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It’s staring at me from across the room. We all know the feeling when we’re being watched, it’s awkward and uncomfortable, and it’s happening right now.
Even though it has no eyes, no capacity for thought, and certainly no conscience, it’s definitely glaring directly at me. For me, it’s pumpkin pie. Maybe for you it’s left over Halloween candy, an ice-cold beer, or a massive bag of Frito Lays. It seems no matter what you do, that certain something delicious located conveniently across the room is stuck prominently at the forefront of your mind. But you hold off, because tis the season to be disciplined.
Cycling is a uniquely fascinating sport for a variety of reasons, but one that stands out in my mind is how self-disciplined it is. I was very athletic as a kid, taking part in seemingly every American sport, but didn’t get into cycling until I was about 20 years old. Hockey and soccer were the most prominent, so throughout my youth there was always a coach nearby blowing a whistle to do a drill or shouting at the top of his lungs to finish a sprint.
This doesn’t happen in cycling.
Sure there are coaches, there are training plans, there are strict stretching, lifting, and plyometric routines, but in truth these are merely recommendations. Coaches, whether down the road or across the country, prescribe specific training programs and then it’s ultimately a test of the cyclist’s discipline whether he or she fulfills the plan.
It is entirely too easy to be let yourself off the hook. “Three sets of intervals? Oh, who cares if I just do two” or “Geeze, ninety minutes of gym work? Let’s call it an even sixty.” You could be the most inherently talented cyclist in the world, but complacency with this lackadaisical approach will ultimately lead to you one place – falling short.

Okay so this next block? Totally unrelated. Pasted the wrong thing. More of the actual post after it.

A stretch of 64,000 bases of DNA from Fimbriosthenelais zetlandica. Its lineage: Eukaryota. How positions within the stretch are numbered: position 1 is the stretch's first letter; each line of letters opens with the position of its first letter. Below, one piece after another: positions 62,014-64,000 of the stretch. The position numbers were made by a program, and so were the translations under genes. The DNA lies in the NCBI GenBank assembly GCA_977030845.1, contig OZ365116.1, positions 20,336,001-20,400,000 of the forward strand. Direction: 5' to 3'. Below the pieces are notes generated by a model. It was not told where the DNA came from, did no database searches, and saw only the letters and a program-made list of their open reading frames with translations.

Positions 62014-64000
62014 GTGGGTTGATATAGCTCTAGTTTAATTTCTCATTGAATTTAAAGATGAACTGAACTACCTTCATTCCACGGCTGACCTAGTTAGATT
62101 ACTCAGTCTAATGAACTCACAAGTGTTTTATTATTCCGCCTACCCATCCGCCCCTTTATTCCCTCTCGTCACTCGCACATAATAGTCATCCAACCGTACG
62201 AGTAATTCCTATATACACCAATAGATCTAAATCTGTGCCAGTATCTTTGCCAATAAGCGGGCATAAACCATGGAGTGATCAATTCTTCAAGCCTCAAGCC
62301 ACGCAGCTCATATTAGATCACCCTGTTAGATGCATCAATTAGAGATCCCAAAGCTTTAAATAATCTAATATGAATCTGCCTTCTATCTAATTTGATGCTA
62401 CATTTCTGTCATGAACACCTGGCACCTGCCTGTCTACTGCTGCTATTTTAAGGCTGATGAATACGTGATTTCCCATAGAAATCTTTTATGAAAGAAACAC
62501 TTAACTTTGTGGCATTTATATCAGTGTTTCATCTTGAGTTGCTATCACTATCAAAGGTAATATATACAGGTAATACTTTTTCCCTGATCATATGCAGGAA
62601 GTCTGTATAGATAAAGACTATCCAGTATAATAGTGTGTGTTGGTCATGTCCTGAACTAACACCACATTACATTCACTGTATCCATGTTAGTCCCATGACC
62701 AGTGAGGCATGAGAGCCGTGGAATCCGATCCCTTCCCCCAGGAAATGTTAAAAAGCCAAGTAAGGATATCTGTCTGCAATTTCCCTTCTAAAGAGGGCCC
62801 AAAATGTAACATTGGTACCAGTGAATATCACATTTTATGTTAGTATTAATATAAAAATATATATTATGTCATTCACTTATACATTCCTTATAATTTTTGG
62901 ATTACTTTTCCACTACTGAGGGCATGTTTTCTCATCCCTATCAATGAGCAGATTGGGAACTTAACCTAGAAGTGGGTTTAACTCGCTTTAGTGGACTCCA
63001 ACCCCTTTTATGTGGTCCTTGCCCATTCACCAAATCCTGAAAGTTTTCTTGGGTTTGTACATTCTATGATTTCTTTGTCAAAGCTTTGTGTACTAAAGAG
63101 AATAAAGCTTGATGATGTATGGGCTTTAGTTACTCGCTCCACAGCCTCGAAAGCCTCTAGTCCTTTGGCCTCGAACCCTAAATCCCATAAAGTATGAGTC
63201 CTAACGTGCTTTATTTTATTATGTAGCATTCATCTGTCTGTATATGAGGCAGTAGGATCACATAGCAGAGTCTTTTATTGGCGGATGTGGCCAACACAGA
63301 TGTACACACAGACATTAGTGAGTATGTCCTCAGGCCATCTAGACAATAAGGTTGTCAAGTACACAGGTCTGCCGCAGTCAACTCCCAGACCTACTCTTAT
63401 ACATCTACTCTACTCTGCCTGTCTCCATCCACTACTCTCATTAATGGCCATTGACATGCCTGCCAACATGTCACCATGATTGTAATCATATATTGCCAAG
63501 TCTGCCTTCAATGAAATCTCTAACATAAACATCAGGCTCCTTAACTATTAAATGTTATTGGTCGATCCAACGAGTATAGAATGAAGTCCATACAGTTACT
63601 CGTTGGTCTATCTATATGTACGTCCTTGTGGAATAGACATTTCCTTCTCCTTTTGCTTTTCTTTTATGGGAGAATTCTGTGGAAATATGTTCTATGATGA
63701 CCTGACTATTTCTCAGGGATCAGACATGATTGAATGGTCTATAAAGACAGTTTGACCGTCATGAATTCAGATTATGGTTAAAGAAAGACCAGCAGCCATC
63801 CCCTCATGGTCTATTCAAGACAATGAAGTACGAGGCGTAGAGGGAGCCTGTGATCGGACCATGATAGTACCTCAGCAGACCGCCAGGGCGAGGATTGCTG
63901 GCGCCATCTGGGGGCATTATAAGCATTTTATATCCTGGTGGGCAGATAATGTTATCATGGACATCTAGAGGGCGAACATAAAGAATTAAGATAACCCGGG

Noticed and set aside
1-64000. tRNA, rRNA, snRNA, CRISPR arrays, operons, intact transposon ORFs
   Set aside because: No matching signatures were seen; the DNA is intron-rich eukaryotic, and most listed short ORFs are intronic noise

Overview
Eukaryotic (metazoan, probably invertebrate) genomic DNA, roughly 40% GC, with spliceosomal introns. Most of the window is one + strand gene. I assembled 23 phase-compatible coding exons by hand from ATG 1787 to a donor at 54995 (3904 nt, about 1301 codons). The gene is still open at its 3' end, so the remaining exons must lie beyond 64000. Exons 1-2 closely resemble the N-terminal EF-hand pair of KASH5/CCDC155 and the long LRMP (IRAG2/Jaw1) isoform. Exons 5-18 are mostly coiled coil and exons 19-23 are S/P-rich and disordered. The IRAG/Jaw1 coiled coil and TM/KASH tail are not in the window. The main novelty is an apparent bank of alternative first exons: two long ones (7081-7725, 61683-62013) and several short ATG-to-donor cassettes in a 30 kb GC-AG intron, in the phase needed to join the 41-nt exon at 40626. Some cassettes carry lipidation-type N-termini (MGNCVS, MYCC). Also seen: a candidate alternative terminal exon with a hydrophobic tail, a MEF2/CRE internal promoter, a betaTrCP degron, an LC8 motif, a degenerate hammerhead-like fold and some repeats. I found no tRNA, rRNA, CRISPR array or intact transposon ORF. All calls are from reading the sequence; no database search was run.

Thomas Edison wasn’t known for his athletic prowess, but he was spot on when he said, “Success is 10 percent inspiration and 90 percent perspiration.” It’s the disciplined cyclist who finds the motivation when the weather is miserable, when the legs sear with pain, when the drive simply is not there… and when there’s a piece of pie across the room with a death gaze on you.
It’s very convenient that the off-season is the most delicious time of year. After roughly ten consecutive months of regimented discipline in-season, we cyclists are rewarded with sinfully sweet Halloween candy, the gluttony of Thanksgiving feast (and the leftover meals that begin three hours later), the spicy and potent fall and winter beers that I happen to be particularly fond of, egg nog, and lest we forget the hearty pumpkin pie, which seems to be in season anytime from October through January.
So now that we’re in December, the early season camps are starting up, and we’re getting back into the swing of things, if someone would just please eat the piece of pie so it’s no longer staring at me, that would be very helpful to keep me disciplined throughout the rest of the day.